I had met Heather Clements many years ago. My fast-growing pool service business had my nose to the grindstone. The recession of 2007 brought that fast growth to a screeching halt, and that gave me time to look up and see what else was going on. I found out that Colleen Duffley was offering weekly Wednesday evening figure drawing sessions at her gallery, Studio B, in Alys Beach, Florida. Colleen invited Heather Clements to instruct the participants. Life drawing was one of my two areas of emphasis for my art degree, and I was thrilled for the opportunity to dust off my pencils, and to be guided by someone with as much command of the figure as Heather has.

I met Brenda Pinnick when I gave myself a trip to New Zealand to celebrate my retirement. Plein Air Magazine offers an annual Publisher’s Invitational trip overseas to tour, paint, and to experience the culture and cuisine, and in 2017 the destination was New Zealand. I think I only talked to Brenda a few times on that trip, but since then I have followed her on Facebook. She is incredibly productive, a wonderful plein air painter, her work easily competitive with some of the better artists I’ve seen. Brenda completed an artist residency for Blue Ridge Mountains Arts Alliance last fall.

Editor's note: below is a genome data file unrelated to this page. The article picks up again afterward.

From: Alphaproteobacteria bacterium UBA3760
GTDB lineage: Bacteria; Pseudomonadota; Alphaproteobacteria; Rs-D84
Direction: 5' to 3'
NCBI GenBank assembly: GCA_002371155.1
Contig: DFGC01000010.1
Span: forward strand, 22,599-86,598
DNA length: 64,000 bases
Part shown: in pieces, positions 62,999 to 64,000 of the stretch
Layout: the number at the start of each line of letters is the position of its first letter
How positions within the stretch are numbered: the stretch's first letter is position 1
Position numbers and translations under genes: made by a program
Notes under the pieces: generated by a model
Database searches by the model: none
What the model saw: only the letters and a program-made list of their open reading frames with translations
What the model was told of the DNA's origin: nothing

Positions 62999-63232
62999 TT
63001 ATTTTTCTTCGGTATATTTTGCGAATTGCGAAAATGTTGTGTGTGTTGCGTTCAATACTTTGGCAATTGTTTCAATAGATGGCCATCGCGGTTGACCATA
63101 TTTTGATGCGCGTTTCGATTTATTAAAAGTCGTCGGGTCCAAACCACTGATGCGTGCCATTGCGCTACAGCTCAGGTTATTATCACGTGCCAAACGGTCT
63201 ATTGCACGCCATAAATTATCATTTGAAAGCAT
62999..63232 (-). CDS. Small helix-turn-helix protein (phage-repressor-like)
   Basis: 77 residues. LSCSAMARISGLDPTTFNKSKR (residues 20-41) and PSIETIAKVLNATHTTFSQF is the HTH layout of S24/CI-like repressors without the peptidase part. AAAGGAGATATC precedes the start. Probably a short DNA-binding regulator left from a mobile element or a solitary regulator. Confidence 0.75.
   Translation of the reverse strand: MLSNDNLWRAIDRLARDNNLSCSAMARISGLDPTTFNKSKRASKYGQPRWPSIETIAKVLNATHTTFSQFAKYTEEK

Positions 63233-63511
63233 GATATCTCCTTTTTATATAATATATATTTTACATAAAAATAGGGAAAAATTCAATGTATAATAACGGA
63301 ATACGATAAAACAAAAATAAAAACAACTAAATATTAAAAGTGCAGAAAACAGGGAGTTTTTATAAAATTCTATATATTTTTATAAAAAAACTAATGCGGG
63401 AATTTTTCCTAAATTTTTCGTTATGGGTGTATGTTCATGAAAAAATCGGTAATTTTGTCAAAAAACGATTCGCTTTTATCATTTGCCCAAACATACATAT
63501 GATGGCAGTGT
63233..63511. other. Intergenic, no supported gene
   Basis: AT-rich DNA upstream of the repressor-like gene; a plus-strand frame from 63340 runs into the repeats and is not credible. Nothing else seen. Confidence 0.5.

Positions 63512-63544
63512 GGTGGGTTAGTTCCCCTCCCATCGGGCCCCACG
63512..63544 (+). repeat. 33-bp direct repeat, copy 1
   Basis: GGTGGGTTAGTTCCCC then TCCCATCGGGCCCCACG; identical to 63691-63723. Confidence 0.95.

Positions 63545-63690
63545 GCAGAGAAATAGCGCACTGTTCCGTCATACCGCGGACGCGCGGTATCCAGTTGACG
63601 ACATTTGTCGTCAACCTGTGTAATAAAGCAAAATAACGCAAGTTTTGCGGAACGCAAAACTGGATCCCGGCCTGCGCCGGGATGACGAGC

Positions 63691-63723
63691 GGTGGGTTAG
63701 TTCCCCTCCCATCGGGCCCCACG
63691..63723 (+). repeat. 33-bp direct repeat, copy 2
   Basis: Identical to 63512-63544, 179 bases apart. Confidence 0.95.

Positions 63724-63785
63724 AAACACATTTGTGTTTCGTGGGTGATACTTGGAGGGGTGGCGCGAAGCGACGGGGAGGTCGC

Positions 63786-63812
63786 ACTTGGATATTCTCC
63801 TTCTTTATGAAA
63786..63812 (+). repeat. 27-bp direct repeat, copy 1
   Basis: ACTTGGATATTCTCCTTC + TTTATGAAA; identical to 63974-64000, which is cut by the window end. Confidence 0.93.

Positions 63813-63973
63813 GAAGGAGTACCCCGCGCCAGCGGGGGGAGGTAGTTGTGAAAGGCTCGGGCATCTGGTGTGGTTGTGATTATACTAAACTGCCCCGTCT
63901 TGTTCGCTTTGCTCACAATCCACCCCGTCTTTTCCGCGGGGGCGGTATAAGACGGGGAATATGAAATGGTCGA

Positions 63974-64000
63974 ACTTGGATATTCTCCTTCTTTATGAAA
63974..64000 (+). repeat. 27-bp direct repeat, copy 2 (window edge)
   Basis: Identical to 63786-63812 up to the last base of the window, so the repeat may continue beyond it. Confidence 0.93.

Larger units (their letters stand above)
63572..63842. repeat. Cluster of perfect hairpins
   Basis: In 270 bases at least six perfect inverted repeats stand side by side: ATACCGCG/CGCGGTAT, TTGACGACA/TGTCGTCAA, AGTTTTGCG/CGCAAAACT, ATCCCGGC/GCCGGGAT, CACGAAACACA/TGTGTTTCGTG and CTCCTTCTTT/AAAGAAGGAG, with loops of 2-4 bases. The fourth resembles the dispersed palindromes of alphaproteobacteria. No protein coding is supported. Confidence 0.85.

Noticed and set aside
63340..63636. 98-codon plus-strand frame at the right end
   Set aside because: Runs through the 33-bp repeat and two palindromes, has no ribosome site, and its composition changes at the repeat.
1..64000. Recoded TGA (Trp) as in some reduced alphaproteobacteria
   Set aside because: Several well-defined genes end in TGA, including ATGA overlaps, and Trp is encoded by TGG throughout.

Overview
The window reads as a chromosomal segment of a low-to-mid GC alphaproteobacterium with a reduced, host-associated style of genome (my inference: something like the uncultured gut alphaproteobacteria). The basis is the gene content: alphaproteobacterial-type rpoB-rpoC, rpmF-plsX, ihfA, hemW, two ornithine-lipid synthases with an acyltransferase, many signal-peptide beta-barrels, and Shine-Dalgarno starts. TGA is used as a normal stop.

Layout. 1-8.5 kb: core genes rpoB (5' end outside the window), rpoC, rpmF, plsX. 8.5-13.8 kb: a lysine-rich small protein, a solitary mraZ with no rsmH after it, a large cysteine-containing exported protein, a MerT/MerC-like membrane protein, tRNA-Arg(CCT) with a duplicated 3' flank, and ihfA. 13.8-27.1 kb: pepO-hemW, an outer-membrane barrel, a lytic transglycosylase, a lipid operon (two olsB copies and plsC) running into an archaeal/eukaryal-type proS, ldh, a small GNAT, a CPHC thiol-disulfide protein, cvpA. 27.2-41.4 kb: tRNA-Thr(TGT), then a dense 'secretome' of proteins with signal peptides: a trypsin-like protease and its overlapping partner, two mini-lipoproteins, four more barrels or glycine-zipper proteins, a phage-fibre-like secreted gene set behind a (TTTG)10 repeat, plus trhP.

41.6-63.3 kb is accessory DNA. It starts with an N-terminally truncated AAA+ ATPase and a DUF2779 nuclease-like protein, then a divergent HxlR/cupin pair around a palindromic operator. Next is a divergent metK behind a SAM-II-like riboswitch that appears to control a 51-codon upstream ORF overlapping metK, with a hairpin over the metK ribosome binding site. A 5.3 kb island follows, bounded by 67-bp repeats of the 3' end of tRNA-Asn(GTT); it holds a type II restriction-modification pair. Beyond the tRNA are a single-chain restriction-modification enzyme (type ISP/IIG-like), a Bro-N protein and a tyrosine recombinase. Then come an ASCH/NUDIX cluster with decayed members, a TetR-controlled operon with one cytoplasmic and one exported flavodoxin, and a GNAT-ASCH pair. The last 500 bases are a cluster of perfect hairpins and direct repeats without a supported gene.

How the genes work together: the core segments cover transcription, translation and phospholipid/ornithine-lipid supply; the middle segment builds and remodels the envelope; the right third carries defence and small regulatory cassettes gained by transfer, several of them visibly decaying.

Of the three, I probably know Brenda Osborne the best. Brenda served as the chair of our committee that arranged member art exhibitions for the Cultural Arts Alliance of Walton County where I live, and she also was the office manager for my business. A couple of years ago, shortly after I sold the business, Brenda sold me her car and took off sailing the eastern seaboard with her husband and her art supplies. Plein Air Magazine online wrote a story about her ( Over the past year we have been getting together every month or two for progress reports as we work on our art goals.